On Wednesday, President Trump talked up the continuous efforts to build new barriers along the southern border along with Mexico, saying he expects the design to be complete in critical areas by the end of next year. Conversing to journalists in the Oval Office, Trump said construction is progressing along “rapidly” and that he presumes “close to 500 miles of the wall” to be “almost, if not complete by the end of next year,” precisely “just after the election.”
Trump said, “We’re building different regions simultaneously,” declaring that by the end of 2020 there will be barriers up that will “take care of all the sections we wanted,” along with “some of the marginal areas” that were of an inconsequentiality. Various models of barriers already have existed beside 654 miles, which is about a third of the border. The administration has bestowed $2.8 billion in contracts for walls covering 247 miles, with all but seventeen miles of that to restore existing walls rather than expanding coverage.
President Trump’s statement comes right after the Pentagon administrators reported that Mark Esper, Secretary of Defense signed off on $3.6 billion in Defense Department production funds for 175 miles of wall on the border, told Fox News. The president referenced the Supreme Court’s August ruling that opened the way for the administration to use about $2.5 billion after funding had been stopped by lower courts while a lawsuit was advancing.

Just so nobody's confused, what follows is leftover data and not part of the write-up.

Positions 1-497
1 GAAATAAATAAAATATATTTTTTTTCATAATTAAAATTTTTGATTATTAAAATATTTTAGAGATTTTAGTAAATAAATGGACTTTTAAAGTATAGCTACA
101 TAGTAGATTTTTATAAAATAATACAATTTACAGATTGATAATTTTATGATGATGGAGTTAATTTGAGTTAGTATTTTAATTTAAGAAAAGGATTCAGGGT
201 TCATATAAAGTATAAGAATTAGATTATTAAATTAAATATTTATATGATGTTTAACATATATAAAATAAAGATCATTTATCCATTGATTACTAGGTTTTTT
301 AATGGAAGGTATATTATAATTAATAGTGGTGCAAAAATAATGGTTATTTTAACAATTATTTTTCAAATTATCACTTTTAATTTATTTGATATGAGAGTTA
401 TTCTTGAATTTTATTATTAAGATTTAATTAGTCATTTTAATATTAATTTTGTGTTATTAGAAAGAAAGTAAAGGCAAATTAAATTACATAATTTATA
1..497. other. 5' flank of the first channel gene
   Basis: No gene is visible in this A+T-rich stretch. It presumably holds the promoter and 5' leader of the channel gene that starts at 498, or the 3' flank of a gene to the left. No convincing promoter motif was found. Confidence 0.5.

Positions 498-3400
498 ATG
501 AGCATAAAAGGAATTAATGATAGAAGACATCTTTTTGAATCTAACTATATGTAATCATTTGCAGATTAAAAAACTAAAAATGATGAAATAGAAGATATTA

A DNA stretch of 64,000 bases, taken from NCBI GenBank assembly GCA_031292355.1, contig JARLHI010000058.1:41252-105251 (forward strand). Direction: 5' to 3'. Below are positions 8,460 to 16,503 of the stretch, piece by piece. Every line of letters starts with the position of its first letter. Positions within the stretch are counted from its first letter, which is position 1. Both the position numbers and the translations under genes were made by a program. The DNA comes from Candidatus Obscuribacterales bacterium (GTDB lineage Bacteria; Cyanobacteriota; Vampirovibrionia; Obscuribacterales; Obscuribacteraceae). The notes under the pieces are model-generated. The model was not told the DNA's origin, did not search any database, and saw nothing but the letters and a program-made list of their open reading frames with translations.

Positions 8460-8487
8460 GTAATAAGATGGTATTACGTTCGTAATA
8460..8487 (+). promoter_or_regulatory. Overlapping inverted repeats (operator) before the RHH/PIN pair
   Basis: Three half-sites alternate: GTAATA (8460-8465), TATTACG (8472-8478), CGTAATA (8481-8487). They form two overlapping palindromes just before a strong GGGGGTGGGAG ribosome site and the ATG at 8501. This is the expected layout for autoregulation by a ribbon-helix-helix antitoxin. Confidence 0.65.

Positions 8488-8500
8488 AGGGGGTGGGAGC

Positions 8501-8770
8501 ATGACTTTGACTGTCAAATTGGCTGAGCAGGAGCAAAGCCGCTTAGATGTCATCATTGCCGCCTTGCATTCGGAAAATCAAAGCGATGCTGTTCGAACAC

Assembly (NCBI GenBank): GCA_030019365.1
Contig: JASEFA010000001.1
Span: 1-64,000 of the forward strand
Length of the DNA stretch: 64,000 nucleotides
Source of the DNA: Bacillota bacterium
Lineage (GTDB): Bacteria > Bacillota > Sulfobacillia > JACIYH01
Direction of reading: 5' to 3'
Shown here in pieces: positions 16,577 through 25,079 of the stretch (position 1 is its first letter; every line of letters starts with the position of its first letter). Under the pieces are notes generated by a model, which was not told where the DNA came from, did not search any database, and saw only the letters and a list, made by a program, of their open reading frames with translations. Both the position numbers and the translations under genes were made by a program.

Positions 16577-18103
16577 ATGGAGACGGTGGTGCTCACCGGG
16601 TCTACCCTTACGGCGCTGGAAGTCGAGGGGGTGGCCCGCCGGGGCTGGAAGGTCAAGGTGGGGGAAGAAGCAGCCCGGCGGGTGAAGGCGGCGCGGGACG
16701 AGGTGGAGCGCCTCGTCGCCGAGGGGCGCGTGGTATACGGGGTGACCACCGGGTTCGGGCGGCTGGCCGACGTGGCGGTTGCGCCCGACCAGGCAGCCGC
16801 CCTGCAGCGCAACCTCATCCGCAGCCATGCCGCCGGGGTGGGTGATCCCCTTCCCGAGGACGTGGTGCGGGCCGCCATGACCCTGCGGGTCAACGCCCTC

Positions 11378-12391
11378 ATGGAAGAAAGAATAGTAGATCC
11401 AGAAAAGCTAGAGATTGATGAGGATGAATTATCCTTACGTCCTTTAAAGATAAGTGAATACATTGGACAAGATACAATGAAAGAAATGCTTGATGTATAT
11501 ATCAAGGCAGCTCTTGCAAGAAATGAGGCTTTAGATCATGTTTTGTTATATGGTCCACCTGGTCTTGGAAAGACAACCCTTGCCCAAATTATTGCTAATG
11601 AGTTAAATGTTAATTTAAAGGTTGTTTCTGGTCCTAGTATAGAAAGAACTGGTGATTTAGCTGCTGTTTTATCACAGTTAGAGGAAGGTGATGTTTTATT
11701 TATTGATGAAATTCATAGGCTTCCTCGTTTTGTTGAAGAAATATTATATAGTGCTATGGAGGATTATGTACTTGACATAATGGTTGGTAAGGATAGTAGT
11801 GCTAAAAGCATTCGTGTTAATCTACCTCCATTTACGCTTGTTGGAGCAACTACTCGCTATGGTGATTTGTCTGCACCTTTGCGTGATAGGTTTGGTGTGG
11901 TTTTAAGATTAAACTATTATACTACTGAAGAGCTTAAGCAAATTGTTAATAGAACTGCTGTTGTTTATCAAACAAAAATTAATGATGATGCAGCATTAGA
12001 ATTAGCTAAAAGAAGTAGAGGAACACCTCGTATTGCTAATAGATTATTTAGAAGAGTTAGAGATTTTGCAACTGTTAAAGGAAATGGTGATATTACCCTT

Trump had ordered $155 million to be redirected to border facilities from FEMA disaster relief. When questioned if he was still content with this choice, given the continuous presence of Hurricane Dorian, Trump pointed out that the hurricane so far has not needed the level of action the government predicted. “Than anticipated, we are using much less here,” Trump stated, as executives had originally expected Dorian to hit Florida much more severely than it has. Pete Gaynor, the acting FEMA Administrator, said Sunday, as Dorian made its way, that his bureau was well equipped to address the difficulties posed by the storm, despite the money being redirected to the border.
Gaynor told Fox News Sunday, “We have plenty of money and resources. The loss of that money is not affecting our preparedness whatsoever for Dorian.”